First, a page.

Unlike other countries in the Middle East that have rich natural resources, Jordan has no oil of its own. This makes the country’s economy reliant on trade, services and tourism, which requires a strong aviation industry.
Aviation has played a key role in Jordan’s economic development for many years. It is one of the few countries in the Middle East that has a successful, profitable growing airline, privately managed international airport, and a secondary airport that is nearer to the city and dedicated for private and charter operation.
Furthermore, Jordan was the first country in the Middle East that introduced business aviation, in the seventies of the twentieth century. The current support network for business aviation operators in Jordan is among the best in the whole region, with many Aircraft Operators, Fixed Based Operators, Maintenance Facilities, and Aviation Training Schools.
In this article, I am going to clarify the important operational and ground support service aspects that must be taken into consideration when planning a business aviation flight to Jordan.
The main airports in Jordan are Queen Alia International Airport ( OJAI / AMM ), Amman Civil Airport at Marka ( OJAM / ADJ ), and King Hussein International Airport in Aqaba ( OJAQ / AQJ). All of these airports are Airports of Entry (AOE), operate 24 hours 7 days a week, with no slot requirement.
While OJAI is the main airport for commercial schedule operation, private and VIP flights operate to OJAM in the capital Amman. Cargo flights may also operate to OJAM. Landing in Jordan for technical stop purposes is advised to be in OJAQ as turnaround time can be very short.
All business aviation flights need a landing permit when flying to Jordan, whether private flights or charter commercial non-scheduled flights. CARC (Civil Aviation Regulatory Commission) is the authority responsible for the issuance of over-flight and landing permits in Jordan. CARC issues the landing permit after getting airport authority approval.
A few years ago, CARC changed the aviation regulation in Jordan requiring all charter and business aviation operations into Jordan to submit their operating permits through a local licensed supervision agent, who will represent the aircraft operator before the CARC and who is responsible for the settlement of all the due invoices to CARC.
The lead time required for the landing permit of a private flight is 24 hours, while the lead time for a charter flight is 72 hours. Permits are normally valid for one day only, and a permit needs to be revalidated in case of schedule change beyond that. Applications for landing permits in Jordan must include the arrangements made for handling service and refueling.
The ground handling providers in OJAI are Royal Jordanian and Aviation Handling Services (AHS). Business Aviation in OJAI uses the same commercial terminal, with the exception of the guests of the Royal Court.
In Aqaba OJAQ, Jordanian Private Jets Services (JPJets) owns and operates a VIP terminal since January 2013, on a 10000 m2 land close to the Royal Pavilion. The terminal has a royal lounge, main lounge, five star kitchen and buffet, and in the first floor: crew lounge, staff offices, and four bedrooms for day use. Dedicated immigration and customs facility exists in the FBO.
Jordan Petroleum is the only aviation fuel supplier in all the Jordanian airports. Fuel is always available with no shortages.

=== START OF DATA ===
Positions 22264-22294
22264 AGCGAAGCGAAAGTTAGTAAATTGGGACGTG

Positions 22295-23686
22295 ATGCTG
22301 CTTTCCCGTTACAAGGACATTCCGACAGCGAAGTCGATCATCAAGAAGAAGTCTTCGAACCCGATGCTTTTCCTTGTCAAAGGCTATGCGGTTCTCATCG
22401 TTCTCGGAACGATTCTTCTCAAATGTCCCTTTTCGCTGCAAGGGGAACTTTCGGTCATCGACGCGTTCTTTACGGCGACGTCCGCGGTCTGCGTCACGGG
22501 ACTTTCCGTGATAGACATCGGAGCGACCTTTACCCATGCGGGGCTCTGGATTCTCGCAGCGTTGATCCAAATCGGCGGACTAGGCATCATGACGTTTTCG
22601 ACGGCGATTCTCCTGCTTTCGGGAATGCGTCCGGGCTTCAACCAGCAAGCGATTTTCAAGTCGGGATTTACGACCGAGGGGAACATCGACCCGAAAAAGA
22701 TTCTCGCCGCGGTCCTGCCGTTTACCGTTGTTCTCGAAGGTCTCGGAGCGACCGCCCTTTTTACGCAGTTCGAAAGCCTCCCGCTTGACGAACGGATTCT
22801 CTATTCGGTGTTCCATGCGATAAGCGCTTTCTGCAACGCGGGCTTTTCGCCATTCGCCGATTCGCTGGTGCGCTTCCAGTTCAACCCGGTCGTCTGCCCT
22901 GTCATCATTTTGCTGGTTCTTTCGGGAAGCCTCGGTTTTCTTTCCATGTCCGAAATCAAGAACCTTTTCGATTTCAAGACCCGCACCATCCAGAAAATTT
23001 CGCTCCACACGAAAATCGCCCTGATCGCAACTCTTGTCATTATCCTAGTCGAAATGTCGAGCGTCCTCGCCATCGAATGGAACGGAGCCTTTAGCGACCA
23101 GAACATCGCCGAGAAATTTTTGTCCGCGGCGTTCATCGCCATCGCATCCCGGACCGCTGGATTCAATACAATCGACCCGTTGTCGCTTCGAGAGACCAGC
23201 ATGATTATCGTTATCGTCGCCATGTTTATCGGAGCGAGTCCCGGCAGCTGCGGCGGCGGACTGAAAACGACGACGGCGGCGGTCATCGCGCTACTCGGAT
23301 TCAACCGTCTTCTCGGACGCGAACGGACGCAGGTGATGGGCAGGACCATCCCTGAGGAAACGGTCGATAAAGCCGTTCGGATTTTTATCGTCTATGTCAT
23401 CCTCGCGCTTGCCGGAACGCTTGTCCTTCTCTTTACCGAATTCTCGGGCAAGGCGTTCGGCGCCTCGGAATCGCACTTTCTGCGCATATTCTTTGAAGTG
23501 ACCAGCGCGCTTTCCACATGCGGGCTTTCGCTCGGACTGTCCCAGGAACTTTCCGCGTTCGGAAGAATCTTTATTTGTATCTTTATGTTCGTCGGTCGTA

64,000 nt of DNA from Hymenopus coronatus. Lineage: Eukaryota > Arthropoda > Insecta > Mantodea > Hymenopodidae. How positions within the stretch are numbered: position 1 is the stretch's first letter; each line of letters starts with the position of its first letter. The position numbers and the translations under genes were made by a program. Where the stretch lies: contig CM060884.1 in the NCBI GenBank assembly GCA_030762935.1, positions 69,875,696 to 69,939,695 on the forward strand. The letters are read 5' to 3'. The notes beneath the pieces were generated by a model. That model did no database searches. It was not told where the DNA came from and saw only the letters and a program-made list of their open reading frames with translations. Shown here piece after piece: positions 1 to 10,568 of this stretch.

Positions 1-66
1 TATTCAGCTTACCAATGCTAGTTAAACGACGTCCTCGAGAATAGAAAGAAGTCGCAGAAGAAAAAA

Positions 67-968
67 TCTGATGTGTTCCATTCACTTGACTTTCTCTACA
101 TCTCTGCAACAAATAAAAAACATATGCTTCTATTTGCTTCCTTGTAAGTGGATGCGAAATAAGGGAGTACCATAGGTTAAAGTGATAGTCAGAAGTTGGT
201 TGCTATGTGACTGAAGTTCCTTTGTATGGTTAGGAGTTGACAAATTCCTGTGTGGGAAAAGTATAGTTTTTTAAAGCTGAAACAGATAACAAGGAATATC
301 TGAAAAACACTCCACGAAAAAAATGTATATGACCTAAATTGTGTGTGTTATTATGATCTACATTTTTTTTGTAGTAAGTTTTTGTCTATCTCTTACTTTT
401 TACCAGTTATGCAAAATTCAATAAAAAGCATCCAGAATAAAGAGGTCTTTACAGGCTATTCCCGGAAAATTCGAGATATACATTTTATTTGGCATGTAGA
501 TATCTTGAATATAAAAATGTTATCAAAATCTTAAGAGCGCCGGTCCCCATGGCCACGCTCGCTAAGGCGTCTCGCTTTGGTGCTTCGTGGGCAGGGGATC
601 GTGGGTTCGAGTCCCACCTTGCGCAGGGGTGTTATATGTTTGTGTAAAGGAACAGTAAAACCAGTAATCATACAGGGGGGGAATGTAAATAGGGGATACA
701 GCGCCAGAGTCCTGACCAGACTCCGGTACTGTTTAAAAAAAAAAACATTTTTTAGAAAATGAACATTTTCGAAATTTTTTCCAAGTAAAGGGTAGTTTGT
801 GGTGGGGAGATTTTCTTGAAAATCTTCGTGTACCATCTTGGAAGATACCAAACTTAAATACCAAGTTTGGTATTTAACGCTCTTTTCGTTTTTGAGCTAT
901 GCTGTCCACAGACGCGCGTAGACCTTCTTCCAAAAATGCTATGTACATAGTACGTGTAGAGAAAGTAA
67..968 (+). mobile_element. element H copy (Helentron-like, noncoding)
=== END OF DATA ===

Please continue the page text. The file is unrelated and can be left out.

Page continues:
AVGAS is only available in OJAI. It can be supplied in OJAM as well with pre-arrangement.
Flight and cabin crew are not required to have a visa to enter Jordan. They can enter on General Declaration (GENDEC) for 3 days in OJAI and for 7 days in OJAM and OJAQ.
As for the passengers, they are divided into three categories according to their nationality: restricted, unrestricted, and exempted. Passengers from restricted countries require a visa from the Jordanian Diplomatic Missions abroad. Unrestricted countries’ passengers can get a visa in the airport upon their arrival.
Almost all European, North, and South American countries, besides many nationalities from South East Asia, fall within the unrestricted visa category. Unrestricted visa passengers get a residency for one month that can be extended by visiting the police center and undergoing a medical test.
Many 5 star hotels are available in Amman, such as: the Sheraton, Le Meridien, Kempinski, Marriott, Crown Plaza, and Holiday Inn, with room rate per night ranging from $150 to $250. There is also a hotel near the airport, besides IBIS hotel in Amman as well.
In OJAQ, Intercontinental and Movenpick are the best hotels. Room rate per night is from $150 to $300 per room depending on the season and whether there is a public holiday or not.
All airports are under heavy security by Jordanian army. Private security is not allowed for either aircraft nor for passengers, unless it is a VIP flight.
With the current uprisings in the Middle East, it’s not recommended to use public taxis for crew. Private chauffeured transportation is preferable and is widely available.
As for the in-flight catering, Alpha Flight Service is the caterer in both OJAI and OJAM. In OJAQ, there is no in-flight catering provider in the airport. Catering is normally ordered from the Intercontinental hotel there.
The Hashemite Kingdom of Jordan is an important country that plays a key role in the Middle East, besides being rich in culture and heritage, which makes it an important destination whether for business or leisure. In order to make the most out of your trip to Jordan, it’s important to plan the flight taking the regulatory and ground support services framework into consideration.
Originally published at: BlueSky News